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Even as representatives from 190 nations gather in Cancún, Mexico, to have another go at hammering out a global treaty to curb greenhouse gas emissions, Nathaniel Rothschild dreams of becoming the world's largest coal producer. A member of the storied financial clan that helped bankroll Britain's war against Napoleonic France, the future fifth Baron Rothschild is leading a $3 billion deal to create an Indonesian coal powerhouse that would be ideally positioned to profit from China's voracious appetite for the fuel.
To get there, Rothschild is leveraging his name, hedge fund experience, and a network that reads like a who's who of the commodities world. He's friends with Ivan Glasenberg, head of the commodity trader Glencore International; advises Russian aluminum billionaire Oleg Deripaska; and is on the board of Barrick Gold (ABX), the largest gold miner. "There's no global coal company today," says Rothschild, 39. "There's not a Barrick Gold in coal. That's where the opportunity is."
Rothschild has been searching for a natural-resources acquisition since Vallar, the U.K. investment company he founded, raised $1.1 billion in an initial public offering in London in July. Potential deals with Polyus Gold, Russia's largest producer of the metal, and Moscow-based iron-ore miner Metalloinvest didn't pan out. Then in October, Rothschild traveled to Los Angeles to meet Nirwan Bakrie, a member of the family that controls Bumi Resources, Indonesia's largest coal producer. Things fell into place quickly. On Nov. 16, Rothschild announced a three-way merger that combines Vallar, 25 percent of Indonesian coal producer Bumi Resources, and 75 percent of Berau Coal Energy, another Indonesian miner. The Southeast Asian nation has displaced Australia as the world's biggest exporter of what is known as power-station coal. Prices for the fuel have shot up 40 percent this year, according to Morgan Stanley (MS), because of strong demand from China and India. Together the two countries burned more than half the world's supply of coal last year. "Indonesia is a sleeping giant," Rothschild says. "One scratches one's head to think why isn't there a mining champion out there already, and hopefully we are in the process of showcasing one in the years ahead."
Before setting up Vallar, Rothschild spent more than a decade at hedge fund firm Atticus Capital in New York. The firm generated almost $7 billion for investors before most of its funds were wound up last year. Rothschild says his work at Atticus immersed him in commodities, which became his "strongest suit." He also got to know some of the industry's most influential people. "He has an unparalleled range of contacts," says Peter Munk, Barrick's founder and chairman. "Certainly being a Rothschild does help, but opening a door, if you're an idiot, it's a single event. He has shown a talent."
Rothschild is the only son of British financier Lord Jacob Rothschild, the fourth Baron Rothschild, a former banker and modern art collector. Nathaniel attended Eton College, the English private school that counts 19 British prime ministers as former pupils, and is dating Princess Florence von Preussen, the great-great-granddaughter of the last German emperor, Kaiser Wilhelm II, according to the U.K. tabloid Daily Mail. After studying history at Oxford University, Rothschild decamped to New York (he owns homes in Manhattan and Paris), where he held a series of jobs in finance. That world was already familiar to him, says Rothschild, who as a youth frequently accompanied his father on business trips: "I was exposed at a very, very early age to a lot of these big Wall Street tycoons."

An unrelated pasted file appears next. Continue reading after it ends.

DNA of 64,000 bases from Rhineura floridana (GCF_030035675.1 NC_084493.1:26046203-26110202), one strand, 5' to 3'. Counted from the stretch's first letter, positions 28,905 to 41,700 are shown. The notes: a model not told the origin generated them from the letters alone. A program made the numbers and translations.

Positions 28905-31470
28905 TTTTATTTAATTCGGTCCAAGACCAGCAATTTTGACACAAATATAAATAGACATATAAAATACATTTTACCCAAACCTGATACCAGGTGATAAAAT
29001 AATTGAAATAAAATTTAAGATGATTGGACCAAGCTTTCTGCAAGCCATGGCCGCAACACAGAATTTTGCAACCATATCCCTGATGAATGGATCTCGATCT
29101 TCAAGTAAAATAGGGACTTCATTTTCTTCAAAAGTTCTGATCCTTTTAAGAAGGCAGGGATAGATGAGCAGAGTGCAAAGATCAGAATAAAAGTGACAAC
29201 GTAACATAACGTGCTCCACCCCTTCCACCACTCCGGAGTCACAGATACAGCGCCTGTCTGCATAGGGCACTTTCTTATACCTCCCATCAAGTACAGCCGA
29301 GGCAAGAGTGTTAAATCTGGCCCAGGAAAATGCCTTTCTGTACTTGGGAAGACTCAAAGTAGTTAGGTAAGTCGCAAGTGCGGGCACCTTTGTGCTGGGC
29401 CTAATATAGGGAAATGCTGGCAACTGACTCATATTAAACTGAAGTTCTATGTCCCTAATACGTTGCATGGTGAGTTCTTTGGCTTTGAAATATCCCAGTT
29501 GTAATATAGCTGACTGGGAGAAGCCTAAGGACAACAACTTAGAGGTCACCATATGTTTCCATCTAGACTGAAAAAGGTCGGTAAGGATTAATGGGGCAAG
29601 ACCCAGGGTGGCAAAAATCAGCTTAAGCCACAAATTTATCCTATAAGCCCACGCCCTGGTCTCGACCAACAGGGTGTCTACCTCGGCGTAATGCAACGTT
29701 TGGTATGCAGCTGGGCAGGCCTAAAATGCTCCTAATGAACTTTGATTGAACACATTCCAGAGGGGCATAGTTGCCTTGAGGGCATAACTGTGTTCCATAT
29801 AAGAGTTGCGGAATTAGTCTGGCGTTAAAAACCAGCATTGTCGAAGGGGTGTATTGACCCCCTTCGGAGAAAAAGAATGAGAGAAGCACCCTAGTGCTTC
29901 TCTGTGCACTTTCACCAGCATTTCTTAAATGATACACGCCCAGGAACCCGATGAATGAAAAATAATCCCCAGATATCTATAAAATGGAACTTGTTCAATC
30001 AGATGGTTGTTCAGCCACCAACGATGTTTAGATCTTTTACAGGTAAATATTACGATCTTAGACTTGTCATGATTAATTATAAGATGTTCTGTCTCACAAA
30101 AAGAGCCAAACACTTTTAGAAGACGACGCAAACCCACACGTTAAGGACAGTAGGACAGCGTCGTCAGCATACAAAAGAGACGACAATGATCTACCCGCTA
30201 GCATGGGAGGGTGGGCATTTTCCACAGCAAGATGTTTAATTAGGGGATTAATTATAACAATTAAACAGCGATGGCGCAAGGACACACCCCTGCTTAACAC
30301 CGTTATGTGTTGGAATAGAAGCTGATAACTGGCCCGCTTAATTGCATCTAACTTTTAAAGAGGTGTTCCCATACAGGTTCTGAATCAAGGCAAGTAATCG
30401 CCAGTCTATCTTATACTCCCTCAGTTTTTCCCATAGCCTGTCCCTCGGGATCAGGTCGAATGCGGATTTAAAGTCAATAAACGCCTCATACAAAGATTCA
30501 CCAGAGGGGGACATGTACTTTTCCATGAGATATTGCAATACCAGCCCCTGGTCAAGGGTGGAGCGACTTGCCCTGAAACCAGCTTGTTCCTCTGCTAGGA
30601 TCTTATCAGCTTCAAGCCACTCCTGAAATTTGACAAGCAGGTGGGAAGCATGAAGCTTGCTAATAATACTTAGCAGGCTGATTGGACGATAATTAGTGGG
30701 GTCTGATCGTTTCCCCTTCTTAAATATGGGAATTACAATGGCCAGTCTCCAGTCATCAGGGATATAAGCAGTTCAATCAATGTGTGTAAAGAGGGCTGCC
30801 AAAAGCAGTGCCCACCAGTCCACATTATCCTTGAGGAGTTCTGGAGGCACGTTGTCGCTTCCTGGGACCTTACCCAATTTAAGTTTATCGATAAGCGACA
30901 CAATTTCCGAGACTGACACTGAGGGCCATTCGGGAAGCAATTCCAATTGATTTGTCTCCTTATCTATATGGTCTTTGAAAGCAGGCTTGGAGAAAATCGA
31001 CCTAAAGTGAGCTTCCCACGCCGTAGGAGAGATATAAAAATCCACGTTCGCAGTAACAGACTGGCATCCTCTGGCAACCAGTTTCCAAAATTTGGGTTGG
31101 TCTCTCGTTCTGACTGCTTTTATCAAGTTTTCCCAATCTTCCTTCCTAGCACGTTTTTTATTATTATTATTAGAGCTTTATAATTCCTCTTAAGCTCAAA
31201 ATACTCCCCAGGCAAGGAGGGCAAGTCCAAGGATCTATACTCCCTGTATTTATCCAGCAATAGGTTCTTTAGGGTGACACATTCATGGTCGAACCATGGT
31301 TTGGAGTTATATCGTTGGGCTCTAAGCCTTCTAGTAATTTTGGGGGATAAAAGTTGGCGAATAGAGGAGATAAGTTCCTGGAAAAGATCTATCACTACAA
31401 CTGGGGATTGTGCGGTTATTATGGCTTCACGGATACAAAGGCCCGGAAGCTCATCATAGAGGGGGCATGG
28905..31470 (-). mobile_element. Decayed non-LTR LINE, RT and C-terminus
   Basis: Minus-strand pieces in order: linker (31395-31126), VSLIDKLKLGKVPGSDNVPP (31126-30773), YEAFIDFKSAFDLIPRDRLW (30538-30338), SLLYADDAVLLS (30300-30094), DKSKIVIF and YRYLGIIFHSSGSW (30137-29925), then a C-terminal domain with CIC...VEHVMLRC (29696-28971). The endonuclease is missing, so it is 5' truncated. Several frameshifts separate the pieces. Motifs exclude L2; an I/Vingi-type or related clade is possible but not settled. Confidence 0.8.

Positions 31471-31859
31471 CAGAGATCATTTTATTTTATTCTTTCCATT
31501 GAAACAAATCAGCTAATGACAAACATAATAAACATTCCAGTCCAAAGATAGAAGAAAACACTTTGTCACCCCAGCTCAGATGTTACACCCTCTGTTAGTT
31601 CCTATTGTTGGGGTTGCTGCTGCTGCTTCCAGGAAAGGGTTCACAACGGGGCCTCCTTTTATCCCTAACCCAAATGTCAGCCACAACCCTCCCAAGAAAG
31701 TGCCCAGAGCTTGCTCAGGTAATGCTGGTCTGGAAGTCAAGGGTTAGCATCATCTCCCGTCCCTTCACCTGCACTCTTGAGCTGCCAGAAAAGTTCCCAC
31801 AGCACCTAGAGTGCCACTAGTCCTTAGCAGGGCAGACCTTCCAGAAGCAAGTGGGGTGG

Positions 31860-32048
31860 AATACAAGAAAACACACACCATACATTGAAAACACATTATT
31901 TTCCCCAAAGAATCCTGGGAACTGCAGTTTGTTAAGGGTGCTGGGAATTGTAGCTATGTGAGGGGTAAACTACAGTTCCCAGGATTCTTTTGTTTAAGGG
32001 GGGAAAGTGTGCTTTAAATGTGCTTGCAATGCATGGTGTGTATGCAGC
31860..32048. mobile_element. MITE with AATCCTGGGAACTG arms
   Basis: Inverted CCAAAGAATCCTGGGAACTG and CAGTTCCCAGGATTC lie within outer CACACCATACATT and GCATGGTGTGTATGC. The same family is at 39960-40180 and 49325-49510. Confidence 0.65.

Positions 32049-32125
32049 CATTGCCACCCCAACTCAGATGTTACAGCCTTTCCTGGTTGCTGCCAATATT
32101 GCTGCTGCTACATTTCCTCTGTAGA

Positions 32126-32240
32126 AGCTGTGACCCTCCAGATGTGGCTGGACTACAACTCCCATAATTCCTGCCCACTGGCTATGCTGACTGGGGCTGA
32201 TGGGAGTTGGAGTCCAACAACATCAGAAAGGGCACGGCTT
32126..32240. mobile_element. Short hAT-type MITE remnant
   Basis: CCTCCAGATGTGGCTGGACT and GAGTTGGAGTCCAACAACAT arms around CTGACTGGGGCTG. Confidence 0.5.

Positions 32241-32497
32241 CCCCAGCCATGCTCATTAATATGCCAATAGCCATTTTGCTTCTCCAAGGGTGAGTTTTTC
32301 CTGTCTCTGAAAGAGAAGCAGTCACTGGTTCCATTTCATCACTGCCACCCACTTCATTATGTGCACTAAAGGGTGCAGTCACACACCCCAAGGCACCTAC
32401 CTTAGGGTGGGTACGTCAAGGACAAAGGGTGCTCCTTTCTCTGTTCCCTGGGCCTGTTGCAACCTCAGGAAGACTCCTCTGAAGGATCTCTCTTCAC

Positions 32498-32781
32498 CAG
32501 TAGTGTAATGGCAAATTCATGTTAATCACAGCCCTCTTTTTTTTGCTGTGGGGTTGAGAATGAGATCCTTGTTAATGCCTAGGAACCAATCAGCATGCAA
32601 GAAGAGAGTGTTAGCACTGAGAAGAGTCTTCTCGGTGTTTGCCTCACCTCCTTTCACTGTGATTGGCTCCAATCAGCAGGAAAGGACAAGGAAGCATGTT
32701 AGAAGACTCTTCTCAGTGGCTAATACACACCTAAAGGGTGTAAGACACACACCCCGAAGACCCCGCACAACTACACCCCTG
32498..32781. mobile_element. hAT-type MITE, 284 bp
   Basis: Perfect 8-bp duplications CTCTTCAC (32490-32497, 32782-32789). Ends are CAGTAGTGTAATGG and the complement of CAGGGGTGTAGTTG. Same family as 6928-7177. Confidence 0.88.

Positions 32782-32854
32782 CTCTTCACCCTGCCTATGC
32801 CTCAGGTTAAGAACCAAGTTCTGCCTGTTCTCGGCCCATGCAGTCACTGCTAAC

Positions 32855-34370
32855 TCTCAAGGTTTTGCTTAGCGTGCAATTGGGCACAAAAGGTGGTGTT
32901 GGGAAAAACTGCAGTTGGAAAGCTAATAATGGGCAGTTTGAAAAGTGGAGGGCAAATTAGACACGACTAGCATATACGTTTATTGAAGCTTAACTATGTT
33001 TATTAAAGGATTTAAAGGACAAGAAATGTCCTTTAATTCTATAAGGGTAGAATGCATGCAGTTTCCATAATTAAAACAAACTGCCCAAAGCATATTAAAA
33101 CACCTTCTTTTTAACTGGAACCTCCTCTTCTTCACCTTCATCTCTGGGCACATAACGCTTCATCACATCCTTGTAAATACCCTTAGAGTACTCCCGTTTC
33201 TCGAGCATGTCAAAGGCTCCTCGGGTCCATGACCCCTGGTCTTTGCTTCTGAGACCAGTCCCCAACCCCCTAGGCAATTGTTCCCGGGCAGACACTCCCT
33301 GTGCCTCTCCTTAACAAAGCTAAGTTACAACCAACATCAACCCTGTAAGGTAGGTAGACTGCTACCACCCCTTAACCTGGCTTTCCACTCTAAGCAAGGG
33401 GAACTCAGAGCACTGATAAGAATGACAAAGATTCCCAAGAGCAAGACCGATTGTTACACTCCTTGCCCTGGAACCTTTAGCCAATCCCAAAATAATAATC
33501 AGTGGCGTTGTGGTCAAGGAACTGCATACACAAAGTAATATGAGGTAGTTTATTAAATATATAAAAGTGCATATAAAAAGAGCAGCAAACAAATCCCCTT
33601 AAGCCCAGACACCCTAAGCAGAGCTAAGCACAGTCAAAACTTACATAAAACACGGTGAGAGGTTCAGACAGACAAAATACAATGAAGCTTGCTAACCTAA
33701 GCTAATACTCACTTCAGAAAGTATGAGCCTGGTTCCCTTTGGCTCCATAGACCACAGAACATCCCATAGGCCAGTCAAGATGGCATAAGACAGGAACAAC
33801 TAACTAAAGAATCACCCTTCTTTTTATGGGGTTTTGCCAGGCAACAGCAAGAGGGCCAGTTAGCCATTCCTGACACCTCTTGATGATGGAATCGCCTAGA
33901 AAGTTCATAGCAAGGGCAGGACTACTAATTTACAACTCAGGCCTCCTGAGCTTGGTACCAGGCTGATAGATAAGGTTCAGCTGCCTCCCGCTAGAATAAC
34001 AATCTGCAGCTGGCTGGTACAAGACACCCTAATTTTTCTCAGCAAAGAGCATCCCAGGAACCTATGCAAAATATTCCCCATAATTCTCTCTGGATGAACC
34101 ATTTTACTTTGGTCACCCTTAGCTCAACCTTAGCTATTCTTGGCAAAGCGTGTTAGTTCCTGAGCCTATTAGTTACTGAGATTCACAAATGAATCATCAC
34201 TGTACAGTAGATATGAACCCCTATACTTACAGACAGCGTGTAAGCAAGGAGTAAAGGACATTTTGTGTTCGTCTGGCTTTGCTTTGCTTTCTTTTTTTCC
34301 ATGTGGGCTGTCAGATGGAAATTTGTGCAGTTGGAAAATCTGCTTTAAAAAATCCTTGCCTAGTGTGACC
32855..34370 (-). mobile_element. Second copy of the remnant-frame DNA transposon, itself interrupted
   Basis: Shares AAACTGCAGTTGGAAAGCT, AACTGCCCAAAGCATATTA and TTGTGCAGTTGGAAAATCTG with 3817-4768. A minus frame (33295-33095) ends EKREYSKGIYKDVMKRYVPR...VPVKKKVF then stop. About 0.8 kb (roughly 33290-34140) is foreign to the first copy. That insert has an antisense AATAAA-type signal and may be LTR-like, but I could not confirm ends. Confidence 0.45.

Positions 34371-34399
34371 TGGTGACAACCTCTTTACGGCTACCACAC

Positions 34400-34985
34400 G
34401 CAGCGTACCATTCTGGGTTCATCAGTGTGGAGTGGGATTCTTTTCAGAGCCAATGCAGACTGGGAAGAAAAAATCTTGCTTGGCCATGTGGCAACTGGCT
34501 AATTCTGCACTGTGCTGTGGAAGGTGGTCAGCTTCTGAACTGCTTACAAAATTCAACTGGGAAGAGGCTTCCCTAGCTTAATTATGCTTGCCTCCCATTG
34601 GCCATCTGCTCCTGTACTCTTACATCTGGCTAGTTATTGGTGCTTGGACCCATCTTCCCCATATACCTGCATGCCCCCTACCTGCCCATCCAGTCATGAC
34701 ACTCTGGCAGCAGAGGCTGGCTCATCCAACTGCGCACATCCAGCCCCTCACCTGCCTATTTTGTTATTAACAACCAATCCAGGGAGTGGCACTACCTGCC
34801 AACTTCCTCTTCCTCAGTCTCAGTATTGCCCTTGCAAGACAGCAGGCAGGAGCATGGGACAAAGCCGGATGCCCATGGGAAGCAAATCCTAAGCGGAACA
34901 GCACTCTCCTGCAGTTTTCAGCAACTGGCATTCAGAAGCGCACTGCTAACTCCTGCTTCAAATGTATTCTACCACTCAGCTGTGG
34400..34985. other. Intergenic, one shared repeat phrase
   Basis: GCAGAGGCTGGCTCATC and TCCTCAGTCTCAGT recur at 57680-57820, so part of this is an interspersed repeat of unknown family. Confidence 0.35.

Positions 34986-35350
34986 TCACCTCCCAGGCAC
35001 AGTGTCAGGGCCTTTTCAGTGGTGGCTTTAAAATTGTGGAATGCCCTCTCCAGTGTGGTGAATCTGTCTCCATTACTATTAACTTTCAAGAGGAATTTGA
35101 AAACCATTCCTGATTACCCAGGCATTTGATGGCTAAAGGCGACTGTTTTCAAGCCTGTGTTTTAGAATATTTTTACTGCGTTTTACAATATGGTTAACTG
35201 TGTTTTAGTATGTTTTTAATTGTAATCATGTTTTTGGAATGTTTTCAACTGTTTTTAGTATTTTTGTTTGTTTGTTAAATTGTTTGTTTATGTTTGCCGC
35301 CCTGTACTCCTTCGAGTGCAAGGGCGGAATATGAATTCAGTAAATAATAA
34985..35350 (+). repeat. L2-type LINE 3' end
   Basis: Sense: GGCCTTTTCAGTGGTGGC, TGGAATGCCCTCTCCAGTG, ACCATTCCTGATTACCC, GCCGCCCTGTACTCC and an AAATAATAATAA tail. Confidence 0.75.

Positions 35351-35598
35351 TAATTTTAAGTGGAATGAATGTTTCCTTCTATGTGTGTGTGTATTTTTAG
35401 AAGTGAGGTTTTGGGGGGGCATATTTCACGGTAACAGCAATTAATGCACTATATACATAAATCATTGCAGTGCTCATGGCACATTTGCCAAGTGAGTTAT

While at Atticus, Rothschild established his relationship with Deripaska. They first met in Paris in 2002 at a meeting where "the average age was considerably older than our average ages," he recalls. "We ended up going out and having dinner." Rothschild now chairs the board of EN+ Group, the holding company through which Deripaska controls assets including United Co. Rusal, the largest aluminum maker. "Ivan Glasenberg or Oleg Deripaska, they've come from nothing; they are not impressed by posh blokes," says Michael Rawlinson, a banker at Liberum Capital in London who met the British scion during a stint in New York in the 1990s. Rothschild has "the nerve to call up anyone, and what's interesting is he's taken seriously."
Rothschild's connections and deep pockets make him an attractive partner for Indonesia's Bakrie clan, which helms a palm-oil-to-property empire. "They just can't rely on Indonesian banks for borrowing. They must, must seek funding from outside Indonesia," says Jakarta-based Adrian Rusmana, a director at broker Sucorinvest Central Gani. "This alliance with Rothschild gives them access to European financiers, bankers, investors, and markets."
Rothschild on Nov. 16 outlined plans to boost annual coal production to 140 million metric tons by 2013, equal to all of South Africa's output last year. "They will control a large part of global seaborne-traded coal," says David Chang, a director at brokerage UOB Kay Hian Securities Indonesia. "This will give them some influence on coal supply and therefore coal prices."
The new company, Bumi PLC, will be the first major Indonesian business to list on the London Stock Exchange, where miners figure prominently among the top 20 companies on the benchmark index's market value. "To be able to do an IPO without having any assets, he has to be somebody," Indra Bakrie, who will be Bumi's chairman, says of Rothschild. "I wish I could do that."
The bottom line: Nathaniel Rothschild has parlayed his family and work connections into a $3 billion deal aimed at creating the world's biggest coal exporter.